The Image of the City | Study Guide

Kevin Lynch

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Kevin Lynch | Biography


Early Life

Kevin A. Lynch was born on January 7, 1918. He grew up with two older brothers in northern Chicago, Illinois, in middle-class neighborhoods. He attended local Catholic schools for a few years before his mother sent him to Parker School. Parker is a progressive school that followed John Dewey's (1859–1952) teaching philosophy of learning by doing. Lynch enjoyed his education and met his future wife Anne Borders while attending Parker School. Lynch went to school during the Great Depression (1929–39) which was a period of severe economic depression in the United States. Parker School encouraged students to become involved in protests, charitable causes, and political activism and the experiences had a profound impact on Lynch. His education encouraged him to ask broad questions and consider how events and situations are connected.


Lynch attended Yale University in 1935 after high school and studied architecture. He was unhappy with the structured and conservative curriculum after enrolling in the liberal and progressive Parker School so he left Yale to study under famed architect Frank Lloyd Wright (1867–1959). Lynch valued Wright's knowledge and expertise but decided to enroll at the Rensselaer Polytechnic Institute in New York in 1939 to study engineering. He left before graduating to serve in the Army Corps of Engineers during World War II (1939–45). He married his high school sweetheart Anne when he returned from war. He also enrolled in the Massachusetts Institute of Technology (MIT) where he completed his bachelor's degree in city planning in 1947.

The Image of the City

Lynch worked for a short time as an urban planner but soon returned to MIT as a lecturer. In 1954 he was given the opportunity to study city planning and the way people understand and perceive their surroundings. The five-year study was supported by a grant from the Rockefeller Foundation. The Rockefeller Foundation is an organization dedicated to funding breakthrough research to benefit society. Lynch's work was published as the book The Image of the City in 1960 in collaboration with fellow MIT professor Gyorgy Kepes (1906–2001) who illustrated the book.

The Image of the City was a breakthrough in city planning philosophy because it explains the average citizen's perspective of the city and how city dwellers interpret their surroundings. The book discusses the ways people create mental maps of the cities where they live and work using specific characteristics as anchor points. They then use these anchor points to help them navigate the city. The book uses a conversational tone that is easy to understand and it launched the careers of Lynch and Kepes. The two would collaborate on other books and projects in later years. The success of the book solidified Lynch's popularity and clout as an important researcher in city planning.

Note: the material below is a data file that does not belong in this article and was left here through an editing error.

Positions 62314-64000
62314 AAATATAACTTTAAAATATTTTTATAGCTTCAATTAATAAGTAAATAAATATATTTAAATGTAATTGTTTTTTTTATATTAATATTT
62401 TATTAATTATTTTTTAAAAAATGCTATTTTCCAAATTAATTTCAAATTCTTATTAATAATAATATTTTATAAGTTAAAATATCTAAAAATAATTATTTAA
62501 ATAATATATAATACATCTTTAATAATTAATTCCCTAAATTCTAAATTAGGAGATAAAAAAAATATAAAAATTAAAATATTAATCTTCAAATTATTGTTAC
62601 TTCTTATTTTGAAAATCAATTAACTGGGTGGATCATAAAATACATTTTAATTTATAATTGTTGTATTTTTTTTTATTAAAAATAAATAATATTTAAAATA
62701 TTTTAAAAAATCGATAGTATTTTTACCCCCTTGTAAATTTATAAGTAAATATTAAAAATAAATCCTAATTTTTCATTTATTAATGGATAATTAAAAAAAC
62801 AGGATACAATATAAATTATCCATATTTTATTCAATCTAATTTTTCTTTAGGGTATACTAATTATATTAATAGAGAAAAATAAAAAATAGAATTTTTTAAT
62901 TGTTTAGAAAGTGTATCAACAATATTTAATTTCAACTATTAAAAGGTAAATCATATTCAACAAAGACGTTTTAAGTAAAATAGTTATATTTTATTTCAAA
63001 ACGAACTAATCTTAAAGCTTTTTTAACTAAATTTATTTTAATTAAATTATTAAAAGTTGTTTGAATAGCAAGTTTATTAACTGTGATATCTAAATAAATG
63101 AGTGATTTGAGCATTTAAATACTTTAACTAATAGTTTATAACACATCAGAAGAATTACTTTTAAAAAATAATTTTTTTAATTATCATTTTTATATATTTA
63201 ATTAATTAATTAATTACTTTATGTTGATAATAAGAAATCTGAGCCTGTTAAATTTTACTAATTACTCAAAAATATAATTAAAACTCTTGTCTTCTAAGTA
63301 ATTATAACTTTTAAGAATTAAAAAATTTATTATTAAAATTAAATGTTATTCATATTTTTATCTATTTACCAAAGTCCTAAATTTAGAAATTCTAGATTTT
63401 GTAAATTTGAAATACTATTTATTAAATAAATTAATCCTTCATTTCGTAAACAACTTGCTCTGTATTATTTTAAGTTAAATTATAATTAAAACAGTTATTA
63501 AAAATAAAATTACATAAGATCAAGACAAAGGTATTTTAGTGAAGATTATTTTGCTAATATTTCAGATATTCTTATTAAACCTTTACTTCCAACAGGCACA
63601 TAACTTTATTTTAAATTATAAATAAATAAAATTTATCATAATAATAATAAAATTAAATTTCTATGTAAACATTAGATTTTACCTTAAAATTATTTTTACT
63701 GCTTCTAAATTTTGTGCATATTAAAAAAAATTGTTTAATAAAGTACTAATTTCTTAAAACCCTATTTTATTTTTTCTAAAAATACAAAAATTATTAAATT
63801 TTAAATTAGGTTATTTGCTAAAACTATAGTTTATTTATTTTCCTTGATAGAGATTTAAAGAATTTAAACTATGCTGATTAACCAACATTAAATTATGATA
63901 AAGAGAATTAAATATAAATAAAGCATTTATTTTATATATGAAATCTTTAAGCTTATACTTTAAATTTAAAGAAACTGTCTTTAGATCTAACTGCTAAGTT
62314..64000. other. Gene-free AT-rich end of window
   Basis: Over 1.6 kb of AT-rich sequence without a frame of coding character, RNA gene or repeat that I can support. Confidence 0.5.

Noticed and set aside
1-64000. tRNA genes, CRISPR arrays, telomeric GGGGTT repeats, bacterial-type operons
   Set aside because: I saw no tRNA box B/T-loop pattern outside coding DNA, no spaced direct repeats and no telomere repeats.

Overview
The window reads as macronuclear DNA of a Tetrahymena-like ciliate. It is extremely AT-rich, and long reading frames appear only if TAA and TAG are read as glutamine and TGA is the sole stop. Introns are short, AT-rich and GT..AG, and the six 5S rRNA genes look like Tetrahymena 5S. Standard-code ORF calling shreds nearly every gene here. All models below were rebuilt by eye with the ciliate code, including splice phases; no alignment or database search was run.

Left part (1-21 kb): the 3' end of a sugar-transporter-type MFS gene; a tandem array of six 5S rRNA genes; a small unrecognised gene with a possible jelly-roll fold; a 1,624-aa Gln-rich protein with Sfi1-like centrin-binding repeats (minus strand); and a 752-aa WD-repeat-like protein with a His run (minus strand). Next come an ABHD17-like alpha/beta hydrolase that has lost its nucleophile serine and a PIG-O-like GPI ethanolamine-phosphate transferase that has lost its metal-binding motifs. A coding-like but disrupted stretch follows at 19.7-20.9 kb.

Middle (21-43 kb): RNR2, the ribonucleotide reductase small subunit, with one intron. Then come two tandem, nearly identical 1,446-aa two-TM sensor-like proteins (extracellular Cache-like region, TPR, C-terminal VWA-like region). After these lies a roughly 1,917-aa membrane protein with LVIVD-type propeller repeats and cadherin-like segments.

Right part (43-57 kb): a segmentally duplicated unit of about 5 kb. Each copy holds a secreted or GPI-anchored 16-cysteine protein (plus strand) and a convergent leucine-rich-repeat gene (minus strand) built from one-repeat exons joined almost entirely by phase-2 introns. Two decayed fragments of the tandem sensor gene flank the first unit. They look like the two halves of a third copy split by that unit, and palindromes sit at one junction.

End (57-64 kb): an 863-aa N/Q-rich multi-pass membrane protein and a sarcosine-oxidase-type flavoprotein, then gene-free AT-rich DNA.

Later Career

Lynch continued to work as a professor at MIT after the publication of The Image of the City. He became a full tenured professor in 1963. The popularity of The Image of the City helped Lynch fund other studies of city planning and its effect on people. Lynch continued to lecture at MIT and conduct long-term studies. He also published several papers and books. His other books studied the way urban life affects kids, the way urban dwellers perceive time and place, and the importance of the design of outdoor spaces. In addition to research and teaching, Lynch was and urban planning consultant. He first worked at the firm Adams, Howard, and Greely and later worked as an independent consultant.

Death and Legacy

Lynch remained an active professor at MIT and an urban consultant for the rest of his career. Lynch suffered a heart attack and died on August 25, 1984, at the age of 66.

Lynch's books are widely used today in college courses as introductory texts into urban planning and the psychology of city planning.

MIT established the Kevin Lynch award in Lynch's honor after his death. The award recognizes accomplishments in city planning in regard to balance, people's experience, and celebration of nature within a city. Award nominees are chosen based on research, publications, or projects that embody Lynch's vision and values. Lynch encouraged practices that integrate nature and urban life.

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